ERIC Number: ED407399
Record Type: RIE
Publication Date: 1997-Mar
Attitudes: How Parental Attitudes May Influence Classroom Instructional Practices.
Konzal, Jean L.
When parents develop negative attitudes towards new practices, powerful resistance may develop and new instructional practices may disappear. This paper examines: (1) how parental attitudes towards new classroom instructional practices influence the introduction and continuation of these practices in a school; (2) the impact of the widening gap between what parents and educators think goes on in "good" secondary school classrooms; and (3) the dilemmas faced by school leaders as they attempt to move towards common ground about what goes on in "good" secondary schools classrooms. Parents' indirect influence through self-censorship and their direct influence through active resistance are examined through case studies of math and social studies curriculum changes in a small town in New Hampshire. The math teachers ignored parental concerns, and though eventually changes were made, parents and educators were left with bad feelings and mistrust toward each other. While the social studies teachers were more proactive in addressing parents' concerns by making modifications based on perceptions of what would be acceptable to those with the most influence in the community, the concerns of those with the least influence were ignored. Study findings suggested that parents should be invited to learn with educators as new programs are considered. (Contains 25 references.) (ND)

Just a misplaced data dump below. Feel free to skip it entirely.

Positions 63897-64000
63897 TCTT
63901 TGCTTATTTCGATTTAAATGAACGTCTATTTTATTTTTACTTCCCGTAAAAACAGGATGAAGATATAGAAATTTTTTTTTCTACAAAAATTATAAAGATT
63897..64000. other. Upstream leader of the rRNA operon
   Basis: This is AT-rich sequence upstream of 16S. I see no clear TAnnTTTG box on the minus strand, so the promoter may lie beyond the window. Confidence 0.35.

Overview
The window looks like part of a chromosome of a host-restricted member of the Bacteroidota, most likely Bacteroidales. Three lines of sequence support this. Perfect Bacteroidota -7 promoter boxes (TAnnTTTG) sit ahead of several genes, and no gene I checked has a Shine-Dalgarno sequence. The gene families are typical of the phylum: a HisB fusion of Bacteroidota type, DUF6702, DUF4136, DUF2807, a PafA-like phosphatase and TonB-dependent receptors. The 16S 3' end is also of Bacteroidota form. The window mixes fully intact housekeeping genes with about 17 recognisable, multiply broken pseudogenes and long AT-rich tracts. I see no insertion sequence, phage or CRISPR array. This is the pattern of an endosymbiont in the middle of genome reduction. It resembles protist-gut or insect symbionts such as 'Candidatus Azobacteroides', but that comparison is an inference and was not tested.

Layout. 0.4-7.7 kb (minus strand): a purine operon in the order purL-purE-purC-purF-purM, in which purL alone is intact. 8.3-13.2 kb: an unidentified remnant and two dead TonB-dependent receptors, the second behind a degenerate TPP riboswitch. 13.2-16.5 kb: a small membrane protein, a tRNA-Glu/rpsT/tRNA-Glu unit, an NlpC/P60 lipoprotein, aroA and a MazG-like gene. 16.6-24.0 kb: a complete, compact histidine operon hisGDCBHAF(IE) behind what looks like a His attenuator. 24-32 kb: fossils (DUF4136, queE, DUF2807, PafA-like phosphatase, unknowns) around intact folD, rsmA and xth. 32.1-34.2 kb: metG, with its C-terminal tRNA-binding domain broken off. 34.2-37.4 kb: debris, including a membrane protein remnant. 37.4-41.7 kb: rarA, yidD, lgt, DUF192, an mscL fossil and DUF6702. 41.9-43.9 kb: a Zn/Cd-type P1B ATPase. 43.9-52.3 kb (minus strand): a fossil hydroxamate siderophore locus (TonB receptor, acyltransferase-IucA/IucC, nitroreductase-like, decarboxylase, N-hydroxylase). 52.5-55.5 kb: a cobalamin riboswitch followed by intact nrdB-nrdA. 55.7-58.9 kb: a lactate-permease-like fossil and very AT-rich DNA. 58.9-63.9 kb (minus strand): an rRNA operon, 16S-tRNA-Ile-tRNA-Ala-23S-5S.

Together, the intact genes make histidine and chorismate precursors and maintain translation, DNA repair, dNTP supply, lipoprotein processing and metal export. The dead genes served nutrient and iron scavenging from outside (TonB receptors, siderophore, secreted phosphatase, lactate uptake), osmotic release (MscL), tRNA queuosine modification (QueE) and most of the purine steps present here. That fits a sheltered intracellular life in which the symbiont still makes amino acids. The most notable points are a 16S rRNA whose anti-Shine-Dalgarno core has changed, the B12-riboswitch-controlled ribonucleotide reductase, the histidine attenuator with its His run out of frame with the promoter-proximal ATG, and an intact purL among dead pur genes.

Publication Type: Reports - Research; Speeches/Meeting Papers
Education Level: N/A
Authoring Institution: N/A
Note: Paper presented at the Annual Meeting of the American Educational Research Association (Chicago, IL, March 24-28, 1997); for related paper, see ED 406 380.